Reading between the lines, some food biodiversity advocates are afraid that the USDA will be able to restrict seed savers. In Iraq and some places in Africa, it is illegal for farmers to save the seed they’ve grown for decades because it doesn’t meet the standards set by the government, which forces farmers to buy Big Ag seed.

3. our food choices will be reduced.

I’m not trying to say that everyone needs to run down to the farmer’s market every weekend, but I sure like having the right to do so.  Farmer’s markets are even starting to help lower income individuals eat healthier nutrient dense foods in the form of WIC vouchers, community based garden plots, urban farms, and donations from farmers.

4. the USDA is contradictory.

They give farm subsidies to grow corn for high fructose corn syrup, but yet, we have a generation of obese children.  I’m not sure that I completely trust them in the area of making sure that the food we eat is not detrimental to our health.

5. GMOs are polluting our ecosystems.

Once GMO DNA is out in the environment, there is no cleaning it up.  This has been devestating for Mexico that depends on the wild Maize to cross pollinate its crops.

6. I might lose the right to save seeds from my garden, and buy seeds from my favorite small seed catalogs or from other small growers.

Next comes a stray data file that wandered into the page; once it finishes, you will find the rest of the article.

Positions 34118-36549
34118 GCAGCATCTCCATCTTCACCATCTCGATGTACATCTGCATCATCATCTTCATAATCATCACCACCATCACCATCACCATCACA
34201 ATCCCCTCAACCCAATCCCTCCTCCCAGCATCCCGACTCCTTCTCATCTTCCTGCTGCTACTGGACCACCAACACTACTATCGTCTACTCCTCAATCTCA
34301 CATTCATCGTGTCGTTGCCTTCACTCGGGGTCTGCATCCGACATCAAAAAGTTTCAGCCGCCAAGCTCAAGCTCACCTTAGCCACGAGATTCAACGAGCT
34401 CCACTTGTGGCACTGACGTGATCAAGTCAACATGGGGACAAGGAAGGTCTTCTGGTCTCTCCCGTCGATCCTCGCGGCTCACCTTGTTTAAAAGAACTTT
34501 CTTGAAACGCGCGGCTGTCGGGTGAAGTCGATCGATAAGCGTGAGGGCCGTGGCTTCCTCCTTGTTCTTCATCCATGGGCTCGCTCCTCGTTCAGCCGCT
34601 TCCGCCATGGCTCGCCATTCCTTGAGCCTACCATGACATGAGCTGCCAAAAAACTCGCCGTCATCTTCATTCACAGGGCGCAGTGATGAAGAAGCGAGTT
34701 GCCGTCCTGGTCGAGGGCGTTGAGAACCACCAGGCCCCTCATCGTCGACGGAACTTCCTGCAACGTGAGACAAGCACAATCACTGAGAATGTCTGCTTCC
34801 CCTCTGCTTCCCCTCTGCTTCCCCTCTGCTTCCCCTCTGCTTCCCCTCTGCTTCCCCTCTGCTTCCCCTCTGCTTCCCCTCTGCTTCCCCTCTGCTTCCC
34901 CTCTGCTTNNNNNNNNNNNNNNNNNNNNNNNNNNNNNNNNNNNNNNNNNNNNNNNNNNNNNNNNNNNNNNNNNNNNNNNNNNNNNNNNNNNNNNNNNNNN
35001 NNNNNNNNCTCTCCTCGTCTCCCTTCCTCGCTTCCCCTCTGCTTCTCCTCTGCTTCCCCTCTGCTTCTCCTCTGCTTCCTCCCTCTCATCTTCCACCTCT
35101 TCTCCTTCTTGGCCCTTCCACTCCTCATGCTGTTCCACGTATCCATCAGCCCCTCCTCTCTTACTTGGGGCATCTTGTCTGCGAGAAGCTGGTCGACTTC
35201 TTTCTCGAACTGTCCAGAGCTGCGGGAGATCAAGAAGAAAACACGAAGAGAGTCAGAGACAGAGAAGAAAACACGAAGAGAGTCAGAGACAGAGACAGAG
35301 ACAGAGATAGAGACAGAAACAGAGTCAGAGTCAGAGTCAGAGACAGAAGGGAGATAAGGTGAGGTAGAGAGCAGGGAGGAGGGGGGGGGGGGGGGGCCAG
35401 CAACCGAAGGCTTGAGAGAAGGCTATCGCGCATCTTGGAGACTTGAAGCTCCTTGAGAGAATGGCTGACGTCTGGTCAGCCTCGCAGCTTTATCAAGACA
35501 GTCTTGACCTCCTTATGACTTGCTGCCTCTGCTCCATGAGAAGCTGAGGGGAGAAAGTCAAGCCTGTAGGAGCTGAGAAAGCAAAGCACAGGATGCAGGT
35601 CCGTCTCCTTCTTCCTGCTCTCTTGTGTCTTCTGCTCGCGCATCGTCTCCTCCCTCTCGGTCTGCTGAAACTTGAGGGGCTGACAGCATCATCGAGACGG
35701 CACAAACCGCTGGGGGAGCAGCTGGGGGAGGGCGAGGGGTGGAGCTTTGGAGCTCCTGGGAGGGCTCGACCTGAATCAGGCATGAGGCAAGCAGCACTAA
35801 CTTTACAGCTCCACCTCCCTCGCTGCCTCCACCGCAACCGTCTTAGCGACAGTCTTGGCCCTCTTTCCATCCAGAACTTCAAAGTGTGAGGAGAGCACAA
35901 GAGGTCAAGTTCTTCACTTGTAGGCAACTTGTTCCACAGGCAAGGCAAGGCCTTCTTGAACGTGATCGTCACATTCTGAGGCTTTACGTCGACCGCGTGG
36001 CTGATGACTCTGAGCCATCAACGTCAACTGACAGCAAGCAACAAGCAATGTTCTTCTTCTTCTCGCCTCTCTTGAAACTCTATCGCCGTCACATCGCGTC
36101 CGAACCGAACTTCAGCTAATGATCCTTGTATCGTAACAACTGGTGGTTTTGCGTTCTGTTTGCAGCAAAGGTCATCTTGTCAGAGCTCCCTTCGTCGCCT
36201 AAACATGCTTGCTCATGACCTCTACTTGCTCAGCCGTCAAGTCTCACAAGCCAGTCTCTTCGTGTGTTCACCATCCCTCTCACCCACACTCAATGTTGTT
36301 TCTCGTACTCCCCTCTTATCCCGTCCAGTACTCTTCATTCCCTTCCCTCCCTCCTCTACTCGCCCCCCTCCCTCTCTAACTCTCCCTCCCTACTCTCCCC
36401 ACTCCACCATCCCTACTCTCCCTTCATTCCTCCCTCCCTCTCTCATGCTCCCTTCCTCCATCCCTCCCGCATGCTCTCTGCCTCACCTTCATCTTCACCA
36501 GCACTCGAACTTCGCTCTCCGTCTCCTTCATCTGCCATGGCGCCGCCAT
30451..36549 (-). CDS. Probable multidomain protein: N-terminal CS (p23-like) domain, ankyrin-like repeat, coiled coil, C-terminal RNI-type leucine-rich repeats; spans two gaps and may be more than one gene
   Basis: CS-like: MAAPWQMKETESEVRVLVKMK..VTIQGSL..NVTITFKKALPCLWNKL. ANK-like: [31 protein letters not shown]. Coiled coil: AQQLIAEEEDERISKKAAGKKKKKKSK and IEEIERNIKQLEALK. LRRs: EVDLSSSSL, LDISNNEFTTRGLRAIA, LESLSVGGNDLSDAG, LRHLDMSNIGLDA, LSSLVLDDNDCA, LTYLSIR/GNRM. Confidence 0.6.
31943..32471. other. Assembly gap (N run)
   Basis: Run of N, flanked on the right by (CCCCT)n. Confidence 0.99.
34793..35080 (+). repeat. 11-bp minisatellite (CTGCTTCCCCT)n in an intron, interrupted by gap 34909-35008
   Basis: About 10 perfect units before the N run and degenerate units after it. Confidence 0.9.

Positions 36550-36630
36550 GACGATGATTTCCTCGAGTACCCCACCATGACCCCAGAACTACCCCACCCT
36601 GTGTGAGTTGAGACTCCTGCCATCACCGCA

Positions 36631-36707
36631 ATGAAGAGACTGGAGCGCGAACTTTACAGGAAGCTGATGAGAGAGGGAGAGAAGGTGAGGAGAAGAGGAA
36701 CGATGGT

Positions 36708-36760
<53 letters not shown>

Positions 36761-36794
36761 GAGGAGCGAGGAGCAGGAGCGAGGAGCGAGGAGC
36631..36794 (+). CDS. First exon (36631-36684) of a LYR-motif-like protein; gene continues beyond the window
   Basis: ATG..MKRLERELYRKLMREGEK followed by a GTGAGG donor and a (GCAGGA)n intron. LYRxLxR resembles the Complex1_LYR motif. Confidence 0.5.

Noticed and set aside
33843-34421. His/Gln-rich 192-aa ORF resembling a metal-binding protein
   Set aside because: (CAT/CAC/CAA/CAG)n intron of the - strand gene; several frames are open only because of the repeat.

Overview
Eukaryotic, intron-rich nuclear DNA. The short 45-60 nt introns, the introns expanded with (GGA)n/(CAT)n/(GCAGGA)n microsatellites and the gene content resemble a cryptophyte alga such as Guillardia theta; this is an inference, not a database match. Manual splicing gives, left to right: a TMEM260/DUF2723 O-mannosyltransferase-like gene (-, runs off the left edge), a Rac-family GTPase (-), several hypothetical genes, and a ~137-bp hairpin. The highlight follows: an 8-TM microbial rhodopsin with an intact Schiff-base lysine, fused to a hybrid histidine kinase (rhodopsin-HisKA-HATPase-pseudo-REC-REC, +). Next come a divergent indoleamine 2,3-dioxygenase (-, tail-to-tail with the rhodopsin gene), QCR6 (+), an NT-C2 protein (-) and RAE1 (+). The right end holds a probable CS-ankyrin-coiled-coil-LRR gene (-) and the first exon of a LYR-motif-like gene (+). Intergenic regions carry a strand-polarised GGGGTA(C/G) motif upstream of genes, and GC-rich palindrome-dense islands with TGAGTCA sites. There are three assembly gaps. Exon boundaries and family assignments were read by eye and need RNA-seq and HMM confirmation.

I feel like we are moving to a synthetic food system, one that encourages us to eat tasteless, nutrient-deficient food.  In just a few generations, we have forgotten that chicken really does have it’s own flavor; egg yolks should be bright orange, not yellow; tomatoes come in all shapes and colors, and should not bounce; and baked goods made from wheat should be brownish with texture, not white and fluffy.

Like Thomas Jefferson, I don’t want some stuffed shirt to tell me what I can and can’t grow, buy, or eat.  

I want fresh, unadulterated food, Darn it.

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Planting tomatoes is pretty easy , but there are a few tips to learn to make your planting experience successful.

  • Choosing your plants:  Look for plants that are sturdy without discoloration or spots.  I look for plants that are between six inches and 12 inches tall.  The plant in the following photos is generally bigger than the ones I usualy plant.  But our weather was nasty so it had to stay in the pot longer than I would have liked.  Also, try to avoid plants that already have blooms on them.  If they already have blooms, you will want to pinch them off so the plant can use it’s energy to grow the plant bigger and adjust to its new surroundings.
  • My plants go into raised beds, but you can also plant them directly into the ground or in pots.  If you choose to go the pot route, it should be a very big pot with a minimum of 5 gallons for the determinate plants (the ones that stop growing at a maximum size).  Other, like many of the heirlooms, will require very large pots.